Basil

Basil comes from India, but has been cultivated in the Mediterranean for thousands of years and is now also grown in North Africa. The genus name Ocimum is probably from the Greek word “to smell.” Once made into cleansing water for the hands and feet, it provides modern perfumes and soaps with an inexpensive substitute for mignonette (lily of the valley). The basils are so diverse in their scents, it has been suggested that they be classified according to chemistry instead of botany. You need to grow your own to have a complete collection, since only a few types are distilled. We have fun home-distilling a variety of spicy, citrus and fruity basils into hydrosols.


Family: Lamiaceae (Labiatae)

Extraction: Distilled from the leaf and flowering tops. The scent is sweet and spicy.

Medicinal Action: The scent relieves headaches, sinus congestion, head colds and resulting loss of smell. Basil treats herpes, shingles, nausea (even from chemotherapy), indigestion and sore muscles. Basil hormonally stimulates adrenals, menstruation, childbirth and production of breast milk.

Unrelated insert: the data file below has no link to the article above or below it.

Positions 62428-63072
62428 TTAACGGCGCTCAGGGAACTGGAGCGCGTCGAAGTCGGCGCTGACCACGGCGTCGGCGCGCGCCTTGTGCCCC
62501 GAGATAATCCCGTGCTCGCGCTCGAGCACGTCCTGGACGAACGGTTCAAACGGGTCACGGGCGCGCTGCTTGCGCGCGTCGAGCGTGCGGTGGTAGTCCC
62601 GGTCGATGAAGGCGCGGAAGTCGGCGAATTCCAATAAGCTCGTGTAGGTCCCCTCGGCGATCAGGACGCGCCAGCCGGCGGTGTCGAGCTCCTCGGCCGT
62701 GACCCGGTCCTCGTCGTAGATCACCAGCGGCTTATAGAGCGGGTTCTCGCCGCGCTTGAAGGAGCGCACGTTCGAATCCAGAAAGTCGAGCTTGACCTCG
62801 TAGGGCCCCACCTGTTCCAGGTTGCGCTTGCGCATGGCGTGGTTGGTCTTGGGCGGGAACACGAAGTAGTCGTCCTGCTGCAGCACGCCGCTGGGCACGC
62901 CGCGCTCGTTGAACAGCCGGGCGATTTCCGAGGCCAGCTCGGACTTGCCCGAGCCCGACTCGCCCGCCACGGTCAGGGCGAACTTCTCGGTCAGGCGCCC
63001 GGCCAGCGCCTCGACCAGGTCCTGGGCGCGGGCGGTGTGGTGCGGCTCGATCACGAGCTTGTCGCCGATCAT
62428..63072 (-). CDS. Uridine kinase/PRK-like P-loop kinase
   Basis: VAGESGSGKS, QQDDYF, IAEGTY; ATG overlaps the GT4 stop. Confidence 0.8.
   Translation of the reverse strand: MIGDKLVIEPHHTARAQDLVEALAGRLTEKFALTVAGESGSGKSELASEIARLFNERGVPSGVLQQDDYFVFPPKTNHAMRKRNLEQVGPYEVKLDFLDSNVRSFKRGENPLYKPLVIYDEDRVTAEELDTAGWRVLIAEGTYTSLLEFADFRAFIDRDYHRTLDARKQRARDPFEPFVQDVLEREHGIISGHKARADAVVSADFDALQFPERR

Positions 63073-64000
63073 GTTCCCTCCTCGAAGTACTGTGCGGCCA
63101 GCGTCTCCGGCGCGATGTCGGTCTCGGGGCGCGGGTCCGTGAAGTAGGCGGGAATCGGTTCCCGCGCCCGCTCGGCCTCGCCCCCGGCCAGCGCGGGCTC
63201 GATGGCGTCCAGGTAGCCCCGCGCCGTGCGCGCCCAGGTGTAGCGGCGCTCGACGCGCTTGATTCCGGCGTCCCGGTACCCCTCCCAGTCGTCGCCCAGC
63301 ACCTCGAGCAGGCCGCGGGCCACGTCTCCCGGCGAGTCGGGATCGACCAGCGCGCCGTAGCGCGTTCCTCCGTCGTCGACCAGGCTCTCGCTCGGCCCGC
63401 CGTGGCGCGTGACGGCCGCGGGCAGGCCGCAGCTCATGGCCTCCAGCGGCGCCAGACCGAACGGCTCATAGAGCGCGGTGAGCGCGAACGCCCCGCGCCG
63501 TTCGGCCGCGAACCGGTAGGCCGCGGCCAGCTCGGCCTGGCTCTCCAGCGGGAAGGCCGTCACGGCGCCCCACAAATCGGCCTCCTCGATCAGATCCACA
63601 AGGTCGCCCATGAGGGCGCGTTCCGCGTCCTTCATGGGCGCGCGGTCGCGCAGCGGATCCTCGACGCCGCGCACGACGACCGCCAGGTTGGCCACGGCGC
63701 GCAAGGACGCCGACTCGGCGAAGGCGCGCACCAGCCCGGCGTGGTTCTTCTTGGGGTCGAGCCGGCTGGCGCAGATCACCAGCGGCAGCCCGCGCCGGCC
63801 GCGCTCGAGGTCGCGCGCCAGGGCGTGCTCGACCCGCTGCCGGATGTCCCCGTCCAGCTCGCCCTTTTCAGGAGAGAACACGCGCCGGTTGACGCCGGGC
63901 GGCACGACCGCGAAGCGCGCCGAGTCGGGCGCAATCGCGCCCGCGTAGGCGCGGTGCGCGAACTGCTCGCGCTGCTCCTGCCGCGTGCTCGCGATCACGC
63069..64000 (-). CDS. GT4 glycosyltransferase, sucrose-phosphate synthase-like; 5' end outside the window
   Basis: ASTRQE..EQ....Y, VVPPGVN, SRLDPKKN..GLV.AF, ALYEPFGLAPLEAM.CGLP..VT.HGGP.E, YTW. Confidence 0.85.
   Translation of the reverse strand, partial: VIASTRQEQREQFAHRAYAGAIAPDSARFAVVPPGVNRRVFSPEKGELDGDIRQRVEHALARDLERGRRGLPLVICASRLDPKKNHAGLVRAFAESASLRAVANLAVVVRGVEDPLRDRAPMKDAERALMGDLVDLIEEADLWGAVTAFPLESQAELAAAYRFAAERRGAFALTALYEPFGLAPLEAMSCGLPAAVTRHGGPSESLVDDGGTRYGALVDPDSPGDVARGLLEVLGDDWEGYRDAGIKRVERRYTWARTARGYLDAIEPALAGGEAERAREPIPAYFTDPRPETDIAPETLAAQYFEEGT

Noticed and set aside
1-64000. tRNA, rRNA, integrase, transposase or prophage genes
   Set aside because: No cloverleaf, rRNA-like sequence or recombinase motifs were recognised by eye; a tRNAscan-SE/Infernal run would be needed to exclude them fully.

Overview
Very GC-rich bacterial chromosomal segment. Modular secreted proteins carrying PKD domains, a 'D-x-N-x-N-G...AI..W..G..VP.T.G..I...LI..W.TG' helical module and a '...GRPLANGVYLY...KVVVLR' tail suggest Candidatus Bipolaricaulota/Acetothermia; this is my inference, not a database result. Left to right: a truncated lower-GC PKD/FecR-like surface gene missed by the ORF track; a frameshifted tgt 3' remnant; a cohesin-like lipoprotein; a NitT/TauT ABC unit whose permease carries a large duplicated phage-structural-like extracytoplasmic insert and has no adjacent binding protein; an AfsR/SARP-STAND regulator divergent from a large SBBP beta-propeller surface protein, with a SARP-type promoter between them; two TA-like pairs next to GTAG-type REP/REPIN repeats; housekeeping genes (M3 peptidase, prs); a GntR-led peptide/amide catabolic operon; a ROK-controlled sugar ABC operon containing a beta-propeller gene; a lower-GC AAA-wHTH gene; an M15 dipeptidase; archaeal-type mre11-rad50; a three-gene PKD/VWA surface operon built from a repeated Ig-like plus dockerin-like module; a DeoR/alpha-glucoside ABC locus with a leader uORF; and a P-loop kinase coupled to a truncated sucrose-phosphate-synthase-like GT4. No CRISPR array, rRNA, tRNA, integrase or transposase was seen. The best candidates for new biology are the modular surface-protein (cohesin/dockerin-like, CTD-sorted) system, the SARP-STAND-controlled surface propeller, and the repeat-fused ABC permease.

Cosmetic/Skin Use: Used for oily skin conditions.

Emotional Attribute: Basil’s uplifting effect overcomes a lack of confidence, indecisiveness, negative thoughts, stress, rattled nerves, hysteria and mental fatigue. It is said to increase awareness of one’s surroundings. Gerard found the buoyant smell “good for the heart” and said it “taketh away sorrowfulness.”

Considerations: Large dosages can be overstimulating and may eventually stupefy.


Associated Oils:

Reunion Basil (O. basilicum) –This variation from the Comoro and R‚union Islands (hence its name) has a harsher, more herbal scent. It flavors food and dental products. It contains very little linalol, but has 70-88 percent methyl chavicol, a skin irritant, so use carefully.

East Indian Basil (O. gratissimum) –Chemotypes of this East Indian species supply high percentages of thymol or eugenol.

Hairy Basil (O. canum) –From East Africa, this basil is delightfully spicy because of its high content of methyl cinnamate and camphor.

Kathi Keville Written by Kathi Keville

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